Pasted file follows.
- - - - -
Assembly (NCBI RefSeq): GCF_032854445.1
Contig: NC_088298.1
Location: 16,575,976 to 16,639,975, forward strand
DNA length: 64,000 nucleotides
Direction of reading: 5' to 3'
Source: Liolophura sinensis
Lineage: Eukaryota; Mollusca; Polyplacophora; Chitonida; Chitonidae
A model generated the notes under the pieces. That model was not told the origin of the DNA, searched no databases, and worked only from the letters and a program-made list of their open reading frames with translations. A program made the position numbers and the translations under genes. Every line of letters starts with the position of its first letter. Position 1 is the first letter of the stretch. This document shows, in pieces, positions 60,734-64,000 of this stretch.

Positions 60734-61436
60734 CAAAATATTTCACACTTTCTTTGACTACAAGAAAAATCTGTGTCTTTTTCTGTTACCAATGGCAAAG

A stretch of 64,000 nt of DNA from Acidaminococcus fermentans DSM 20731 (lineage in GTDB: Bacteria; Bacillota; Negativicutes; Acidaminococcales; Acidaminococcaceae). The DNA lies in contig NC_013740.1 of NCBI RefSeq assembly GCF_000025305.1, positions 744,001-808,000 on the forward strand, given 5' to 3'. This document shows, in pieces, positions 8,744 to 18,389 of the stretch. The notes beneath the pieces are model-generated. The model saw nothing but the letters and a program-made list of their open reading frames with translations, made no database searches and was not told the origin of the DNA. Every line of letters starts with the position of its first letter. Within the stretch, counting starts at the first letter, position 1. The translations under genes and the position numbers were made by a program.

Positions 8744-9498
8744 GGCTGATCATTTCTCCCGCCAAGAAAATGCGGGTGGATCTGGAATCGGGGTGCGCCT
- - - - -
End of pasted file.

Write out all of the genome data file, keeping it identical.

Assembly (NCBI RefSeq): GCF_032854445.1
Contig: NC_088298.1
Location: 16,575,976 to 16,639,975, forward strand
DNA length: 64,000 nucleotides
Direction of reading: 5' to 3'
Source: Liolophura sinensis
Lineage: Eukaryota; Mollusca; Polyplacophora; Chitonida; Chitonidae
A model generated the notes under the pieces. That model was not told the origin of the DNA, searched no databases, and worked only from the letters and a program-made list of their open reading frames with translations. A program made the position numbers and the translations under genes. Every line of letters starts with the position of its first letter. Position 1 is the first letter of the stretch. This document shows, in pieces, positions 60,734-64,000 of this stretch.

Positions 60734-61436
60734 CAAAATATTTCACACTTTCTTTGACTACAAGAAAAATCTGTGTCTTTTTCTGTTACCAATGGCAAAG

A stretch of 64,000 nt of DNA from Acidaminococcus fermentans DSM 20731 (lineage in GTDB: Bacteria; Bacillota; Negativicutes; Acidaminococcales; Acidaminococcaceae). The DNA lies in contig NC_013740.1 of NCBI RefSeq assembly GCF_000025305.1, positions 744,001-808,000 on the forward strand, given 5' to 3'. This document shows, in pieces, positions 8,744 to 18,389 of the stretch. The notes beneath the pieces are model-generated. The model saw nothing but the letters and a program-made list of their open reading frames with translations, made no database searches and was not told the origin of the DNA. Every line of letters starts with the position of its first letter. Within the stretch, counting starts at the first letter, position 1. The translations under genes and the position numbers were made by a program.

Positions 8744-9498
8744 GGCTGATCATTTCTCCCGCCAAGAAAATGCGGGTGGATCTGGAATCGGGGTGCGCCT